Catching Up With Advisor Leslie Drayton



Leslie Drayton has been an advisor to Live Music Movement Foundation (LMMF) since inception of the organization in July 2011. He has helped to set policy and provide direction. He and his former band ‘Fun’ performed at the first LMMF musical event, A Sunday Jazz Party, on December 4, 2011 in Los Angeles, California.  This collaboration and performance allowed LMMF to gain immediate audience acceptance and financial support because of Leslie Drayton’s musical renown in the Los Angeles area and beyond.

In November 2016, Live Music Movement Foundation’s inaugural musical event marked both LMMF and Leslie Drayton and ‘Few Regrets’ presence in Houston. Hosted at ALJ Jazz Bar and Lounge in Downtown Houston, the event was said by one patron to be, “refreshing…organic and very well…orchestrated.” And it’s no wonder with Kathy Drayton founder and chairperson at the helm of the organization and Leslie Drayton on the advisory committee.

The event was another step forward in LMMF’s mission to present music in environments where dancing and socializing is encouraged to generate continuing interest. Advisor Drayton again provided invaluable direction and support to LMMF with this musical event.

Since the inaugural Houston musical event, the advisor and chairperson have been searching the city for venues to perform and identify musicians with a similar passion to move the music forward. It has been quite an endeavor but they believe they are on the right track promote original, entertaining live music in the city of Houston.

Catching up with Advisor Leslie Drayton

Prior to ‘Leslie Drayton and Few Regrets’, the former band was ‘Leslie Drayton and Fun.’ Explain the new name and its significance to Leslie Drayton’s presence in Houston?
LD: A few years ago, a band named ‘Fun’, won awards at the GRAMMYs. I’d used the name ‘Leslie Drayton and Fun’ since the mid-1980’s but didn’t have any protection on the name. So, for the last few years in LA, I dropped ‘Fun’ from the band name.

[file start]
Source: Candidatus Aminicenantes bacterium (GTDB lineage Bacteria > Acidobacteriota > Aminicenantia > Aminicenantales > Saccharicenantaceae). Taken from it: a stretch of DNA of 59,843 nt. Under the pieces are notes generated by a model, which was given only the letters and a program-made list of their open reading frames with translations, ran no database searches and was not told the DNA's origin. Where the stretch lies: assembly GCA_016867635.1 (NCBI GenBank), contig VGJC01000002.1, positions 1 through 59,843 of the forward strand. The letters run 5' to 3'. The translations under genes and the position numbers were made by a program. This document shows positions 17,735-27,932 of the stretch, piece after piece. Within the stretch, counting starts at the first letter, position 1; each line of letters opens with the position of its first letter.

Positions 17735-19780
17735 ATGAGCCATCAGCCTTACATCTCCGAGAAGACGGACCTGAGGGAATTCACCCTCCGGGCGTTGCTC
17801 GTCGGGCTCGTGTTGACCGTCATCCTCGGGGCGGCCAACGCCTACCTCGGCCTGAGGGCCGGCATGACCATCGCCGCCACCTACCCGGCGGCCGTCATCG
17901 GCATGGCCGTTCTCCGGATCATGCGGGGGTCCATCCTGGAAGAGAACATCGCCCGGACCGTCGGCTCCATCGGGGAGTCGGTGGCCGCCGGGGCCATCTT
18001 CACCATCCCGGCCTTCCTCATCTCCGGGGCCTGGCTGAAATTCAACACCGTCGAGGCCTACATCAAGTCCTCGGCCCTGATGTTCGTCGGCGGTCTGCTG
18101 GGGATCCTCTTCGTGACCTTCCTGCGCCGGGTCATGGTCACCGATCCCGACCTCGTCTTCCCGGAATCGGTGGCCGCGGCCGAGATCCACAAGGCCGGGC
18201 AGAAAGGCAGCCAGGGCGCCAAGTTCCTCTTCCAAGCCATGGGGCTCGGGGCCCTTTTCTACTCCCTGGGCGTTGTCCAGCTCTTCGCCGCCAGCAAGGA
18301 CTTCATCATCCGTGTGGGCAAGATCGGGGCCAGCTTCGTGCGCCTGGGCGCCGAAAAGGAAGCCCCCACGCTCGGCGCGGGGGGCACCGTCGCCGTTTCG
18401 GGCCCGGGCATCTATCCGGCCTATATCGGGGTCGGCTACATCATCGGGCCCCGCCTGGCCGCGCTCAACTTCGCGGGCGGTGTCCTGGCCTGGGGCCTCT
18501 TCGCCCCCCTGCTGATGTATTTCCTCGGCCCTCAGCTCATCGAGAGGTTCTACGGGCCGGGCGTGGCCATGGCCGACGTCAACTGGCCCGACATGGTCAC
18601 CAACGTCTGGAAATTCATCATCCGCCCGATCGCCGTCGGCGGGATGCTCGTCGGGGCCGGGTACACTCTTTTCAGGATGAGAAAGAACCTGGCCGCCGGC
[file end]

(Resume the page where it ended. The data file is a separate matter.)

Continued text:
Fast forward to Houston several months ago.   One morning while working out in the gym I was thinking about how good it felt having relocated to the Houston area and having time to explore some things that I had put on the backburner during my years as a college professor.   While reflecting that morning, the thought crossed my mind that I had few regrets for decisions I had made in life thus far.   This is not saying that all has been a smooth ride, but I had no regrets for the path I had chosen and the lessons learned along the way.   At that moment, a new band name popped into my head. I shared the name with my wife as soon as I returned from the gym and she agreed that it was a nice new name to have for the band as well. Thus the name was born.

Milestones, such as moving from one city to another are often a time of reflection, has the move from Los Angeles elicited any nostalgia?
LD: Moving to Houston has not really elicited any nostalgia for me. Each time I have relocated in my life, I think of the new place as home.   It’s a new adventure everyday.   Texas is a beautiful place-housing is affordable, people are very friendly, gasoline is a dollar cheaper per gallon, there’s great tax advantages here, lots of extended family, and lots of time to explore my creative endeavors at a relaxed pace.